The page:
The Spy Novel That Predicted the Rise Of Trump & "Russiagate"

A 1980 Cold War Thriller Anticipated Trump & the 2016 Election

The Spy Novel That Predicted the Rise Of Trump & "Russiagate"

A businessman turned politician wins the Republican nomination for President of the United States. He defeats his Democratic challenger and looks set to go into the White House, preaching policies favorable to Russia. Yet a British intelligence operative uncovers proof linking the campaign to the Russians, forcing an investigation that eventually leads not just to major campaign officials but to the President-Elect himself.

One might be forgiven for thinking about the 2016 election and the ongoing investigation that it's spawned. Yet it's equally applicable to a novel written and published more than thirty-five years before the most contentious Presidential election in recent American history. Written by the late best-selling author Ted Allbeury, The Twentieth Day Of January is an intriguing blast from the past from the Cold War era.

Cover artwork from the 2017 reprint of the novel.

It's worth remembering that the novel was first published in 1980, firmly putting it into the Cold War era when the Watergate scandal that toppled the presidency of Richard Nixon was still fresh in readers' minds. The novel follows two spies, the British agent John MacKay and CIA agent Peter Nolan, on a journey that starts not long after the election of John Logan, an unlikely Presidential candidate. It is MacKay who sets the ball rolling and from there, the novel never really sets down as the pair work their way through the history of Logan's brief political career, his chief of staff, and a trail that leads across the United States and back to Europe.

There isn't much in terms of shoot 'em up action in the novel. Instead, Allbeury relies upon a formula similar to that John le Carré used in his masterpiece Tinker Tailor Soldier Spy. Nolan and MacKay work their way through people and evidence from the past and present, uncovering individuals who hold pieces of the puzzle. What Allbeury does differently here is that he also shows us parts of the Russian side of the equation as well, showing some of their efforts to thwart the CIA's investigation.

Novelist Ted Allbeury.

Allbeury isn't le Carré, it must be said, though that isn't necessarily a bad thing either. The novel lacks the more cerebral edge of le Carré or indeed some of the moral ambiguities to the world of intelligence work. There's a more streamlined style to his prose, often relying heavily on dialogue to move the plot along which can lead to what feels like pages at a time of nothing but short sentences. There's also a slightly more stable image to his spooks with Nolan having both what seems to be a steady home life while also being the sort of man that multiple women in the novel all but throw themselves at. The latter is something which helps to date the novel but all things considered, The Twentieth Day Of January holds up better than many works of its age.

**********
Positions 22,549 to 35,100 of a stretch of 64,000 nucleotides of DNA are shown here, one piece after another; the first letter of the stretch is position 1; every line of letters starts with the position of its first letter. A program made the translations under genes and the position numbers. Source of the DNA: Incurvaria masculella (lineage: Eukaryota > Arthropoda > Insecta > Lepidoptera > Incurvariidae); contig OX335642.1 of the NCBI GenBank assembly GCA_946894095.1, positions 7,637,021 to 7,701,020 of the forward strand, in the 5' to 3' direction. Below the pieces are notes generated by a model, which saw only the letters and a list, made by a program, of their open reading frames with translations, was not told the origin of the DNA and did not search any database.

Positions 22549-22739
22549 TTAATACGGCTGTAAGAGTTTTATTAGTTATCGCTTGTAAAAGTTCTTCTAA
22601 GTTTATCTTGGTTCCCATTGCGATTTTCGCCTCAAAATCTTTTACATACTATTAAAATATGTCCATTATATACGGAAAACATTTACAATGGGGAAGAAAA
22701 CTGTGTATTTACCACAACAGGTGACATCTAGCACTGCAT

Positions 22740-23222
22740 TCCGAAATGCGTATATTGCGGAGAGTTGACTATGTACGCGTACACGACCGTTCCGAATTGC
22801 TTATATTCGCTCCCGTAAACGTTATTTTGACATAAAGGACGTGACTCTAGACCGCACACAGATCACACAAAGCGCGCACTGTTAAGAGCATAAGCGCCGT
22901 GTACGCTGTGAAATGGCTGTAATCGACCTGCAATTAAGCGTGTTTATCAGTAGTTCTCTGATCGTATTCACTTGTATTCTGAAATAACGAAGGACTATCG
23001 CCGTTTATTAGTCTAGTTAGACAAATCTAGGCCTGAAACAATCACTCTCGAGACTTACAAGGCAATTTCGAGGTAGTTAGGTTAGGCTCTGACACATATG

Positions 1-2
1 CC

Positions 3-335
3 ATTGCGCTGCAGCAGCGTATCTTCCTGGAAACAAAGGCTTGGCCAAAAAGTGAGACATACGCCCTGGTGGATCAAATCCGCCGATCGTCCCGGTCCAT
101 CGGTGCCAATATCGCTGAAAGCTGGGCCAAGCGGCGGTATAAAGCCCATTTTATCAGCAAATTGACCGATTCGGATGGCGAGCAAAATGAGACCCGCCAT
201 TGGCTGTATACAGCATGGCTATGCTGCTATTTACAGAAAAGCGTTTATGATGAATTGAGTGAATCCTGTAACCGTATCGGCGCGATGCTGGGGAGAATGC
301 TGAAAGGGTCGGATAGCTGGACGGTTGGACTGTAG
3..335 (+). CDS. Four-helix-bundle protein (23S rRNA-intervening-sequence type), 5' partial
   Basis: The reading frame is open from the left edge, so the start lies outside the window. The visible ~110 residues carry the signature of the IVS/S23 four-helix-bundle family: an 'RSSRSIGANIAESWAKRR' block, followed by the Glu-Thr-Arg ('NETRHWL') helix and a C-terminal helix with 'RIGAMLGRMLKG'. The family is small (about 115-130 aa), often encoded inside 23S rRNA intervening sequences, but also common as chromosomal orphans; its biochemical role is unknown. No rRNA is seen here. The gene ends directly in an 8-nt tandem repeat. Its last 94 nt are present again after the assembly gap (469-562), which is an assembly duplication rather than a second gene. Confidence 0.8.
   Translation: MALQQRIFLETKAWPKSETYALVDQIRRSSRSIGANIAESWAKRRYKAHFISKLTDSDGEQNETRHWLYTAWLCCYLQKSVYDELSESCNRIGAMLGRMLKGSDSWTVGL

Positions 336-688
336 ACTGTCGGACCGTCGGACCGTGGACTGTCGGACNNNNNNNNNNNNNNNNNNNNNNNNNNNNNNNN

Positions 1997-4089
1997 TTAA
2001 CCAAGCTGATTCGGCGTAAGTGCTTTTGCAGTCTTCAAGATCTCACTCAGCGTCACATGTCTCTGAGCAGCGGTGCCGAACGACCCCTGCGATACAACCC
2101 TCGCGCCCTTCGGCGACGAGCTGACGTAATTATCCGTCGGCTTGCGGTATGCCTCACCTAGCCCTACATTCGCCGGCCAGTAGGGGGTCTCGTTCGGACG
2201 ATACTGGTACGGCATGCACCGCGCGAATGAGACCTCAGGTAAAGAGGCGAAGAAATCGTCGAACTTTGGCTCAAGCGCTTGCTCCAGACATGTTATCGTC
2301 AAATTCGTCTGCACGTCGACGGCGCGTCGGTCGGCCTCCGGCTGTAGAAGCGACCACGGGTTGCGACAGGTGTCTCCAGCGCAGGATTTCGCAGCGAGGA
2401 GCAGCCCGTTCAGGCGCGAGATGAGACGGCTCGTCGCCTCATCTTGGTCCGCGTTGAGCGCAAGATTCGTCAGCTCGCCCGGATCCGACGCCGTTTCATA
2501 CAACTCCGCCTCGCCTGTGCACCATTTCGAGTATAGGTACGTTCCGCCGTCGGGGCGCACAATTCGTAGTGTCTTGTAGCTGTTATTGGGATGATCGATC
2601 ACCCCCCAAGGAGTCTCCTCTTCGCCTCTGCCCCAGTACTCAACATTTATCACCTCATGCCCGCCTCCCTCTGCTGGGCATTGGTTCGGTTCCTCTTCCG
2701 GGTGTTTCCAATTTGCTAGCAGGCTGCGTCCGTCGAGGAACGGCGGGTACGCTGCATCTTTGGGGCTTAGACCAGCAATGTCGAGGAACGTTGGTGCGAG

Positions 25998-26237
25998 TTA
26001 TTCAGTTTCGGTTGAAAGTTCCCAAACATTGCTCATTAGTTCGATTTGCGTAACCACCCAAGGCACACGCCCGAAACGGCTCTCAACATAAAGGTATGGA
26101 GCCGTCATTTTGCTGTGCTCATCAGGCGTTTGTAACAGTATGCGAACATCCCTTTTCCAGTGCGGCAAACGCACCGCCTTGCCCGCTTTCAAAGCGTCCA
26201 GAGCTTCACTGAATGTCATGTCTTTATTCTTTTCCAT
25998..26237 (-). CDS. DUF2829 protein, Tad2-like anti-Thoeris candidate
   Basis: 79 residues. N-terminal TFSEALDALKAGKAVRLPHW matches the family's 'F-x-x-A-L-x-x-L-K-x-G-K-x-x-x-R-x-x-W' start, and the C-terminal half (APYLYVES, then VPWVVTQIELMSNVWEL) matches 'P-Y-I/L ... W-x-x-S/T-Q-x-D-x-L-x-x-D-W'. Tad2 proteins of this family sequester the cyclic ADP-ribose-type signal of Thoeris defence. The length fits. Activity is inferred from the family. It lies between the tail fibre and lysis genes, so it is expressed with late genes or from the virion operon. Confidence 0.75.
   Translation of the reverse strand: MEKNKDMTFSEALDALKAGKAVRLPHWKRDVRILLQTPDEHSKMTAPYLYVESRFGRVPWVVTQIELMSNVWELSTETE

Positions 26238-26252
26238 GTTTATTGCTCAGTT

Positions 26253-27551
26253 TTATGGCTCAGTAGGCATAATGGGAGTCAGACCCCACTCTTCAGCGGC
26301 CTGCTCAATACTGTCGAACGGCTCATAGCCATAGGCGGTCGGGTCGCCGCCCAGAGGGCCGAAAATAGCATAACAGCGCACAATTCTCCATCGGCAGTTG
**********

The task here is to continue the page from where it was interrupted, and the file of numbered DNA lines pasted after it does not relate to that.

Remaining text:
Indeed, the reason it has gone back into print is due to its plot. Allbeury lays out a convincing set of events that would allow Logan to fall under Soviet sway thanks to his campaign team and the dealings of one member in particular. It's hard not to find pre-echoes of events well into the future after the Cold War ended, even down to a new First Family not living together. The novel also looks at the potential fallout from such a revelation to the public, its effect not just on the American public but the very psyche of the country and the democratic West in general. One might wonder what Allbeury makes of recent events but that would be impossible to know since he passed away in 2005, but it's hard to believe he saw so much of what might happen so clearly.

For those who are fans of the spy genre and political thrillers, The Twentieth Day Of January makes for interesting reading. Even though it's a Cold War thriller rather than something "ripped from the headlines," the novel is an interesting and quick read though not a classic of its genre. Perhaps more than anything else, with more than three decades of hindsight behind it, it's a cautionary tale that has perhaps caught up with us.

book reviews
Matthew Kresal
Matthew Kresal
Read next: New Mexico—It's like a State, like All the Others!
Matthew Kresal

Matthew Kresal was born and raised in North Alabama though he never developed a Southern accent. His essays have been featured in numerous books and his first piece of fiction was published in the anthology Blood, Sweat, And Fears in 2016.

See all posts by Matthew Kresal